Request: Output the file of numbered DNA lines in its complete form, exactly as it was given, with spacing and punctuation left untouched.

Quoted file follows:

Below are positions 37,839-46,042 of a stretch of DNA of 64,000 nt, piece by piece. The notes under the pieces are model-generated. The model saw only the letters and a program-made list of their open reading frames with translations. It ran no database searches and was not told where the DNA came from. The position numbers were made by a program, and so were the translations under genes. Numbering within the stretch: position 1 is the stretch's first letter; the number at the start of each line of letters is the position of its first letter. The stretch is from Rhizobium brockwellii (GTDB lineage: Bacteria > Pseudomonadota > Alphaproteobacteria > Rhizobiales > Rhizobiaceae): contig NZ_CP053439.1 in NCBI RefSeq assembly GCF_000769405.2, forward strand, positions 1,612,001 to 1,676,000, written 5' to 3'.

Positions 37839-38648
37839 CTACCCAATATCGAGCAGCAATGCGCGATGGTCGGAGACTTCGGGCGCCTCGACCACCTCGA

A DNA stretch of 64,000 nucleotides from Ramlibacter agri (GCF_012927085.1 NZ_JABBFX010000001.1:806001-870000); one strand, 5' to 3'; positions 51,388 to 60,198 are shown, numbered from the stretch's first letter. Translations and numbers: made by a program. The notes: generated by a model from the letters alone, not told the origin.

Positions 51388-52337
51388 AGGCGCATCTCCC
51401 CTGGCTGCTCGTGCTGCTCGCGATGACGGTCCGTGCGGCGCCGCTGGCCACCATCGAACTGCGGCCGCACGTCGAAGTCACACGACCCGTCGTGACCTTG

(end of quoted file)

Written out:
Below are positions 37,839-46,042 of a stretch of DNA of 64,000 nt, piece by piece. The notes under the pieces are model-generated. The model saw only the letters and a program-made list of their open reading frames with translations. It ran no database searches and was not told where the DNA came from. The position numbers were made by a program, and so were the translations under genes. Numbering within the stretch: position 1 is the stretch's first letter; the number at the start of each line of letters is the position of its first letter. The stretch is from Rhizobium brockwellii (GTDB lineage: Bacteria > Pseudomonadota > Alphaproteobacteria > Rhizobiales > Rhizobiaceae): contig NZ_CP053439.1 in NCBI RefSeq assembly GCF_000769405.2, forward strand, positions 1,612,001 to 1,676,000, written 5' to 3'.

Positions 37839-38648
37839 CTACCCAATATCGAGCAGCAATGCGCGATGGTCGGAGACTTCGGGCGCCTCGACCACCTCGA

A DNA stretch of 64,000 nucleotides from Ramlibacter agri (GCF_012927085.1 NZ_JABBFX010000001.1:806001-870000); one strand, 5' to 3'; positions 51,388 to 60,198 are shown, numbered from the stretch's first letter. Translations and numbers: made by a program. The notes: generated by a model from the letters alone, not told the origin.

Positions 51388-52337
51388 AGGCGCATCTCCC
51401 CTGGCTGCTCGTGCTGCTCGCGATGACGGTCCGTGCGGCGCCGCTGGCCACCATCGAACTGCGGCCGCACGTCGAAGTCACACGACCCGTCGTGACCTTG